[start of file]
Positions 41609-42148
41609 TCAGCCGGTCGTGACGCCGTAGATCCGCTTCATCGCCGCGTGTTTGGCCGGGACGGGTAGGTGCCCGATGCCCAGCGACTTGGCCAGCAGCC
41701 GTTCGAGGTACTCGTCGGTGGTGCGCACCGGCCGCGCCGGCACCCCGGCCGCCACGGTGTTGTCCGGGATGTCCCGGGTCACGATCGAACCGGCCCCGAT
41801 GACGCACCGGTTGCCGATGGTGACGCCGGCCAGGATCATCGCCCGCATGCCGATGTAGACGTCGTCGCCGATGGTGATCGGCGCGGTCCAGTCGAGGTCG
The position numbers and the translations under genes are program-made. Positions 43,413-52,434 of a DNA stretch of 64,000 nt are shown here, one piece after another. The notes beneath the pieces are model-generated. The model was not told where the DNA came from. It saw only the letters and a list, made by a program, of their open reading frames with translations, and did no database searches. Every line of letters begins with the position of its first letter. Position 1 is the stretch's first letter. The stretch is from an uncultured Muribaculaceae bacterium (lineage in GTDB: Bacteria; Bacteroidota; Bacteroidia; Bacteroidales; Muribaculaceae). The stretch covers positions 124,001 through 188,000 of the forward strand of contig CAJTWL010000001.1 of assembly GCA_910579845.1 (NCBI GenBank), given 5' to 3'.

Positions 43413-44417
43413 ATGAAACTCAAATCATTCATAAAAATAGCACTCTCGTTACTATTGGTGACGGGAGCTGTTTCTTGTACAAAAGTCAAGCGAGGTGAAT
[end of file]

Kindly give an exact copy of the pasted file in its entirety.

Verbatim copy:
Positions 41609-42148
41609 TCAGCCGGTCGTGACGCCGTAGATCCGCTTCATCGCCGCGTGTTTGGCCGGGACGGGTAGGTGCCCGATGCCCAGCGACTTGGCCAGCAGCC
41701 GTTCGAGGTACTCGTCGGTGGTGCGCACCGGCCGCGCCGGCACCCCGGCCGCCACGGTGTTGTCCGGGATGTCCCGGGTCACGATCGAACCGGCCCCGAT
41801 GACGCACCGGTTGCCGATGGTGACGCCGGCCAGGATCATCGCCCGCATGCCGATGTAGACGTCGTCGCCGATGGTGATCGGCGCGGTCCAGTCGAGGTCG
The position numbers and the translations under genes are program-made. Positions 43,413-52,434 of a DNA stretch of 64,000 nt are shown here, one piece after another. The notes beneath the pieces are model-generated. The model was not told where the DNA came from. It saw only the letters and a list, made by a program, of their open reading frames with translations, and did no database searches. Every line of letters begins with the position of its first letter. Position 1 is the stretch's first letter. The stretch is from an uncultured Muribaculaceae bacterium (lineage in GTDB: Bacteria; Bacteroidota; Bacteroidia; Bacteroidales; Muribaculaceae). The stretch covers positions 124,001 through 188,000 of the forward strand of contig CAJTWL010000001.1 of assembly GCA_910579845.1 (NCBI GenBank), given 5' to 3'.

Positions 43413-44417
43413 ATGAAACTCAAATCATTCATAAAAATAGCACTCTCGTTACTATTGGTGACGGGAGCTGTTTCTTGTACAAAAGTCAAGCGAGGTGAAT